The Effect of State Minimum Wage Laws on Medicaid Expansion Outcomes (December 2016)
Principal Investigator: Christine Eibner, PhD, RAND Corporation
The goal of this study is to inform state-level policy discussions around whether minimum wage changes could have unintended consequences for workers’ health insurance access and to enable state policymakers to begin thinking about potential solutions. Over the past several years, there has been significant policy action regarding state minimum wage laws—with the federal minimum wage increasing by 40 percent between 2007 and 2010, and 15 states increasing their minimum wages above the federal requirement between 2010 and 2015. Higher minimum wages may affect employer-sponsored insurance enrollment if employers respond to wage increases by reducing benefit generosity, increasing employee contributions, or eliminating insurance entirely. Using data from the Current Population Survey, the researchers will estimate whether state minimum wage changes that occurred since 2007 were associated with reduced employer-sponsored insurance enrollment, and whether this effect was modified by Medicaid expansion.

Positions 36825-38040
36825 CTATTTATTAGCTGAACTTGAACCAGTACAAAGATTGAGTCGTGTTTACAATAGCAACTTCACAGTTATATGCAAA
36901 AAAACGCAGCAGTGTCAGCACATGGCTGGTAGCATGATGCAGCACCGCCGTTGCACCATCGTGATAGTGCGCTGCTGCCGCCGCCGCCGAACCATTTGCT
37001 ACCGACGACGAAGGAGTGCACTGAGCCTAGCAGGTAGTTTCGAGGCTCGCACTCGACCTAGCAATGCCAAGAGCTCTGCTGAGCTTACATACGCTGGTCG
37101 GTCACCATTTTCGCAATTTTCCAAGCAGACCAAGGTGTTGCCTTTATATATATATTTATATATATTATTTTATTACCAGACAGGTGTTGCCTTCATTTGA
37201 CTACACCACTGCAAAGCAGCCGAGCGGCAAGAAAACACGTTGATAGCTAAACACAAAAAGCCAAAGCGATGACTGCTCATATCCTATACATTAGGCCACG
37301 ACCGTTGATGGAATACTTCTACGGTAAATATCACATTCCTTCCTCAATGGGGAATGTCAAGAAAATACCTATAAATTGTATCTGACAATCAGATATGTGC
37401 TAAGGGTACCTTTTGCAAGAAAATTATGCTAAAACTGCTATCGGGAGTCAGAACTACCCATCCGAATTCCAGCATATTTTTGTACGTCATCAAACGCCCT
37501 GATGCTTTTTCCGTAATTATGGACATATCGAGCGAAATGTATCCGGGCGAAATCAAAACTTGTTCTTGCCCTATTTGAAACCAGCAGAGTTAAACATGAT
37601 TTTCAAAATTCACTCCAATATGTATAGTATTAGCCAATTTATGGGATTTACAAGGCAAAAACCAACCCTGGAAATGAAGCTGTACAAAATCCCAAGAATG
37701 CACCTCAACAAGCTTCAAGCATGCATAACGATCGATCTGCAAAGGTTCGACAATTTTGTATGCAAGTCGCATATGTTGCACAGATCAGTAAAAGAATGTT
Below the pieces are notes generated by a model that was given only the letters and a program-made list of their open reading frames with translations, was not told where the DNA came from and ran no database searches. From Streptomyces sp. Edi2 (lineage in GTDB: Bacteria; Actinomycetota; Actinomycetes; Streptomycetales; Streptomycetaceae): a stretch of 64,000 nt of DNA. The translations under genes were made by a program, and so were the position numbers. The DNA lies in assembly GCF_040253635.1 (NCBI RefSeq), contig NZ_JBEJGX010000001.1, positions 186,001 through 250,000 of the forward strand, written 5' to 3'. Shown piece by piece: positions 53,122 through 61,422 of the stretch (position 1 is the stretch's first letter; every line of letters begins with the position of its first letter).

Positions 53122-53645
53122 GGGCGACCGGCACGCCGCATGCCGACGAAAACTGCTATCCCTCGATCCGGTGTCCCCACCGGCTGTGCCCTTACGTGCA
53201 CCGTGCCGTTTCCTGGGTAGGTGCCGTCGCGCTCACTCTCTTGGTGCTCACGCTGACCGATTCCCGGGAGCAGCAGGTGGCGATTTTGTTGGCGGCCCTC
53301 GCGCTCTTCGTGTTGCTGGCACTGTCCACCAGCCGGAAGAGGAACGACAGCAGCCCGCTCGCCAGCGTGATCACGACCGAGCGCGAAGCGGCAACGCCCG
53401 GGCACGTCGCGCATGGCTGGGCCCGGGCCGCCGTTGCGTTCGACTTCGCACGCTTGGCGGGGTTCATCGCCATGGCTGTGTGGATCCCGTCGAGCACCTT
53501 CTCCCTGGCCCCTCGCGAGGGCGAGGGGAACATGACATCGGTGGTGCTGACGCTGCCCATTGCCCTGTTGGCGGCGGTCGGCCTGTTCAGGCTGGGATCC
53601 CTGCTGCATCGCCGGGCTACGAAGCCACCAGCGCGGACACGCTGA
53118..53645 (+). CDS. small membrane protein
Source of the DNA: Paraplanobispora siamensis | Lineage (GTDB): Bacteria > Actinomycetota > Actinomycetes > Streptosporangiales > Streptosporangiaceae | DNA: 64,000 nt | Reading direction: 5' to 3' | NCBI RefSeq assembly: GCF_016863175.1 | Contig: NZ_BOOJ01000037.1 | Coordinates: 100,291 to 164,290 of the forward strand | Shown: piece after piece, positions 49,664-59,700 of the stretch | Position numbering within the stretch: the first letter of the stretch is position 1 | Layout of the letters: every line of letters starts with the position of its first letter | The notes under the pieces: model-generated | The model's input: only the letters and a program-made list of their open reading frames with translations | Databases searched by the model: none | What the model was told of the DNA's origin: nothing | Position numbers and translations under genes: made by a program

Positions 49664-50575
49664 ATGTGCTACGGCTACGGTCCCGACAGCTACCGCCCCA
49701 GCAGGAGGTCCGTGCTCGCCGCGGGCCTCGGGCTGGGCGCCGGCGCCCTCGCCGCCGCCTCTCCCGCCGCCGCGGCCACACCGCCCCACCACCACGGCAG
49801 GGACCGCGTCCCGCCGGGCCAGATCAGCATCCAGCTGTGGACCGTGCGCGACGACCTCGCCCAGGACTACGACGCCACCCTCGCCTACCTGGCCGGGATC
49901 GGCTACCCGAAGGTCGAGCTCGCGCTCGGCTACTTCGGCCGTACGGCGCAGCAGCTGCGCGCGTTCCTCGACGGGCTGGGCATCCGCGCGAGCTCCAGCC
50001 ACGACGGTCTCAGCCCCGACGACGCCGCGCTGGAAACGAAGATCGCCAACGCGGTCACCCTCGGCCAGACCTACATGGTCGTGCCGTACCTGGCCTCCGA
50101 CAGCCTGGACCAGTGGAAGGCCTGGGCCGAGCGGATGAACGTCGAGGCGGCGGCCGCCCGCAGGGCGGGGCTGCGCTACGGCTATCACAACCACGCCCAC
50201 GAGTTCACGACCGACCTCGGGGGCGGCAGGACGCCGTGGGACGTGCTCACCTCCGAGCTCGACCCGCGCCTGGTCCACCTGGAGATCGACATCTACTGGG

Do Minimum Wage Changes Affect Employer-Sponsored Insurance Coverage?
(June 2018, Presentation)